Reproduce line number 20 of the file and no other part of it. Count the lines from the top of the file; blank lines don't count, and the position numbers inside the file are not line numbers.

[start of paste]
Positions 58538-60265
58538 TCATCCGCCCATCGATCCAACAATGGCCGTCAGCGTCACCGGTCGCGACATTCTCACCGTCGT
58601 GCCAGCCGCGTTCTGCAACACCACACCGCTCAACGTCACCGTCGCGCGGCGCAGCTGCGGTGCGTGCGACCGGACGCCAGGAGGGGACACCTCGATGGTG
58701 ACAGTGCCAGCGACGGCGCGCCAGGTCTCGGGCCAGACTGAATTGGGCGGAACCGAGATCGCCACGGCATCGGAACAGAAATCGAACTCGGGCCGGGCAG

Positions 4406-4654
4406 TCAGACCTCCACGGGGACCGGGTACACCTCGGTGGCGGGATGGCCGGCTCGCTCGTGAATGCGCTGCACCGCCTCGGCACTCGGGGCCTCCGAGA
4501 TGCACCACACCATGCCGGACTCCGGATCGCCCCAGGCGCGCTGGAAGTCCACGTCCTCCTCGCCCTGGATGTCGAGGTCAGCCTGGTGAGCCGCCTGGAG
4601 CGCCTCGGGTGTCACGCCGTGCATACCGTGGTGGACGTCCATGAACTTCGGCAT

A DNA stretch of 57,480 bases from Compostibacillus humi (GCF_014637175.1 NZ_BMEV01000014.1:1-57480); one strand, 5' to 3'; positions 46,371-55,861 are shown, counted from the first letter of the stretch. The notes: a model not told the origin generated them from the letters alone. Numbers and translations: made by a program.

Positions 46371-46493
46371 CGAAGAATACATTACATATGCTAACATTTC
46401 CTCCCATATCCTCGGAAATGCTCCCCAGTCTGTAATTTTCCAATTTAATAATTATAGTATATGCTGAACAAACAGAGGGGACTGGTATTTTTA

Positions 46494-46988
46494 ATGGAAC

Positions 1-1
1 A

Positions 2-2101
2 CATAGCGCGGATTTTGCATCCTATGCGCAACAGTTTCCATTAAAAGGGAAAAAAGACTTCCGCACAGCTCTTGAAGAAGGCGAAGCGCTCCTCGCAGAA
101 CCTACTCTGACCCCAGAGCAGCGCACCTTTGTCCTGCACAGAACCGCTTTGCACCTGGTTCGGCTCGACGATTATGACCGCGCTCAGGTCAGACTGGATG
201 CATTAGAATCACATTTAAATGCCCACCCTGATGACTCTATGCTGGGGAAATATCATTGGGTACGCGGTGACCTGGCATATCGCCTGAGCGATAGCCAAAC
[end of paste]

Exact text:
201 CATTAGAATCACATTTAAATGCCCACCCTGATGACTCTATGCTGGGGAAATATCATTGGGTACGCGGTGACCTGGCATATCGCCTGAGCGATAGCCAAAC